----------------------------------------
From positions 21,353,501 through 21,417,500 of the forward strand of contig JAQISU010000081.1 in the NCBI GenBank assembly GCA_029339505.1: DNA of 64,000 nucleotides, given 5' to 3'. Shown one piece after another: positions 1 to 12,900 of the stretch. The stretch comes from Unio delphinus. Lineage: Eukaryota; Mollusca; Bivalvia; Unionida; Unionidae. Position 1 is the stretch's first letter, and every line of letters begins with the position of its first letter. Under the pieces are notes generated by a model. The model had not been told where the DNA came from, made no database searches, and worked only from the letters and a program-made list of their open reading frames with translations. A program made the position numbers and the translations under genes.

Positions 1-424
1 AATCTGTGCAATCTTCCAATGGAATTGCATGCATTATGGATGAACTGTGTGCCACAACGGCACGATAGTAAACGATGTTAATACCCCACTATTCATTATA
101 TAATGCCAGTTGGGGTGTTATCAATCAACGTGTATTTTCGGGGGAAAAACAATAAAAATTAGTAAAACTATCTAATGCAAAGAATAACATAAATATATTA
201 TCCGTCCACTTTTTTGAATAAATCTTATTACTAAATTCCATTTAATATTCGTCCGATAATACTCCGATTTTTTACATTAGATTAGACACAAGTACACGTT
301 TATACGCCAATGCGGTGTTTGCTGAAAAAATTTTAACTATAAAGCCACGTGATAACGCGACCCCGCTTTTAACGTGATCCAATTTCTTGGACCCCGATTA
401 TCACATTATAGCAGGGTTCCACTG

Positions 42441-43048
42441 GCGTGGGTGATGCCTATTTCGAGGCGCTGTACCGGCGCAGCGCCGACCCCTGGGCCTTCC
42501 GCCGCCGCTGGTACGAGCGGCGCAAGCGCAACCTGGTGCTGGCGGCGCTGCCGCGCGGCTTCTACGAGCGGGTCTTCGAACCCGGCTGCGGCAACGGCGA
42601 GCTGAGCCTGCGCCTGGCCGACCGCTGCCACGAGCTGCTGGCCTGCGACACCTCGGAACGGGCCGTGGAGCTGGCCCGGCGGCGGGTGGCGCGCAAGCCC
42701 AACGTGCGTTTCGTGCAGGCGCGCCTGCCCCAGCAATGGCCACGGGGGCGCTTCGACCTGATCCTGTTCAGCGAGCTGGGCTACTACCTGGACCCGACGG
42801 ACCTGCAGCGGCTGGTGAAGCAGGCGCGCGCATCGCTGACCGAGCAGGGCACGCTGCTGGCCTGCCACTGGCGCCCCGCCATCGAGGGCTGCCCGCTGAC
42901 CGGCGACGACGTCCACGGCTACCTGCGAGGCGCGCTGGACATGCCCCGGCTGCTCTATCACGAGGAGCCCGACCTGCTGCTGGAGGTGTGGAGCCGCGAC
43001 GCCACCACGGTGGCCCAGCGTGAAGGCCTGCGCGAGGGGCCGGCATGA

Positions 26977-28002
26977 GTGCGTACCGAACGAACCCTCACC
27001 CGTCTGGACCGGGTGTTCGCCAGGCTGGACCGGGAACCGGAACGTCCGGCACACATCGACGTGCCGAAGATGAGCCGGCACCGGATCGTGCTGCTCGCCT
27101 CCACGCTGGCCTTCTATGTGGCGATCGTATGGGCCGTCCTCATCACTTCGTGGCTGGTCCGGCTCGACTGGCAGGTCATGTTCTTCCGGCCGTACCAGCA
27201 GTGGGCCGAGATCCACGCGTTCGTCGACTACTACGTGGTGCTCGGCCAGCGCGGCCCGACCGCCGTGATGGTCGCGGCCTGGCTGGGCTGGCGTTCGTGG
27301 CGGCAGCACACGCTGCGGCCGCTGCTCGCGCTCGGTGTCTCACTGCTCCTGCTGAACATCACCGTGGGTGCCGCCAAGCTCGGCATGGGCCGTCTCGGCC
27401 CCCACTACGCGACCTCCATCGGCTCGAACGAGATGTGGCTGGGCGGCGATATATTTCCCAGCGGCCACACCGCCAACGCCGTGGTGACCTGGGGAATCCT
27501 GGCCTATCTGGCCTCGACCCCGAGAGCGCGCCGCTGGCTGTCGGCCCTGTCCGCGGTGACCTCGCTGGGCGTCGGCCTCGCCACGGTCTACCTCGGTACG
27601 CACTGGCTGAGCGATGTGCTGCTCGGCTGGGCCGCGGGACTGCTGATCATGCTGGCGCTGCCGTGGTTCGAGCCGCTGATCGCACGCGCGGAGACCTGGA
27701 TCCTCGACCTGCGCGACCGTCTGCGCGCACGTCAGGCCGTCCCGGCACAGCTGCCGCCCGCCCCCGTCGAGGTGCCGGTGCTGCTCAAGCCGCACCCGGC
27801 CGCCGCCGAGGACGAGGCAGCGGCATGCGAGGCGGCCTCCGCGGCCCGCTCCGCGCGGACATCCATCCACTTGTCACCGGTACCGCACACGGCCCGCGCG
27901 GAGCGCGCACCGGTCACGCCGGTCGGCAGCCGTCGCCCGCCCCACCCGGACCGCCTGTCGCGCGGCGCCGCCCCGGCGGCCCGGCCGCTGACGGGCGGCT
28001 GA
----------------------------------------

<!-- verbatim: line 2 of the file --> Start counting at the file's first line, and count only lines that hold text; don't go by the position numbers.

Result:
Positions 1-424